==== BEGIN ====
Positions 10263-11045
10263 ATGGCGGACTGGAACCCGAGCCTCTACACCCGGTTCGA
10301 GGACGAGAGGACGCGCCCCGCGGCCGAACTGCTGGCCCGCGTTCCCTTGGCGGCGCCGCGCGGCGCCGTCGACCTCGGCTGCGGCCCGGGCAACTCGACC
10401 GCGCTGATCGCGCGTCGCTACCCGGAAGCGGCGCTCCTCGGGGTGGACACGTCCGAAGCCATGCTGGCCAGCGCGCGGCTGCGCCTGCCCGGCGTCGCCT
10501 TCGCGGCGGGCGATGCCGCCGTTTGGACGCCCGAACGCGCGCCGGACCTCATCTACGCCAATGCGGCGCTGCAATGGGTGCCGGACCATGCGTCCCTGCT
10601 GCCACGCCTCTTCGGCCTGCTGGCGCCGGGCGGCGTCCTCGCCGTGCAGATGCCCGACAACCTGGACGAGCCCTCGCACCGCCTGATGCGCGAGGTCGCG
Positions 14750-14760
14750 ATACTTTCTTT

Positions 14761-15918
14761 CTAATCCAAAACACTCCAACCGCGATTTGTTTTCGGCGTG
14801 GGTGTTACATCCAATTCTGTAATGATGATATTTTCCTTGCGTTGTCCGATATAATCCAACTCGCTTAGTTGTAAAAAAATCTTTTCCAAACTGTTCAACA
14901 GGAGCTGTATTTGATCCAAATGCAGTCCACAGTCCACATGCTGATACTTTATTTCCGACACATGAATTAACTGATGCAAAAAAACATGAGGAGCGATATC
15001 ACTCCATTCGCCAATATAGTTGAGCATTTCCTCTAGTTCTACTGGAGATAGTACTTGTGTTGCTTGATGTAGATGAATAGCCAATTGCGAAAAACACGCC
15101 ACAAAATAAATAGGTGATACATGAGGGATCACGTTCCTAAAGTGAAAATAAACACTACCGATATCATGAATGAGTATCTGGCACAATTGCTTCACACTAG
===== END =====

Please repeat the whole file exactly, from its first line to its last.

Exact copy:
Positions 10263-11045
10263 ATGGCGGACTGGAACCCGAGCCTCTACACCCGGTTCGA
10301 GGACGAGAGGACGCGCCCCGCGGCCGAACTGCTGGCCCGCGTTCCCTTGGCGGCGCCGCGCGGCGCCGTCGACCTCGGCTGCGGCCCGGGCAACTCGACC
10401 GCGCTGATCGCGCGTCGCTACCCGGAAGCGGCGCTCCTCGGGGTGGACACGTCCGAAGCCATGCTGGCCAGCGCGCGGCTGCGCCTGCCCGGCGTCGCCT
10501 TCGCGGCGGGCGATGCCGCCGTTTGGACGCCCGAACGCGCGCCGGACCTCATCTACGCCAATGCGGCGCTGCAATGGGTGCCGGACCATGCGTCCCTGCT
10601 GCCACGCCTCTTCGGCCTGCTGGCGCCGGGCGGCGTCCTCGCCGTGCAGATGCCCGACAACCTGGACGAGCCCTCGCACCGCCTGATGCGCGAGGTCGCG
Positions 14750-14760
14750 ATACTTTCTTT

Positions 14761-15918
14761 CTAATCCAAAACACTCCAACCGCGATTTGTTTTCGGCGTG
14801 GGTGTTACATCCAATTCTGTAATGATGATATTTTCCTTGCGTTGTCCGATATAATCCAACTCGCTTAGTTGTAAAAAAATCTTTTCCAAACTGTTCAACA
14901 GGAGCTGTATTTGATCCAAATGCAGTCCACAGTCCACATGCTGATACTTTATTTCCGACACATGAATTAACTGATGCAAAAAAACATGAGGAGCGATATC
15001 ACTCCATTCGCCAATATAGTTGAGCATTTCCTCTAGTTCTACTGGAGATAGTACTTGTGTTGCTTGATGTAGATGAATAGCCAATTGCGAAAAACACGCC
15101 ACAAAATAAATAGGTGATACATGAGGGATCACGTTCCTAAAGTGAAAATAAACACTACCGATATCATGAATGAGTATCTGGCACAATTGCTTCACACTAG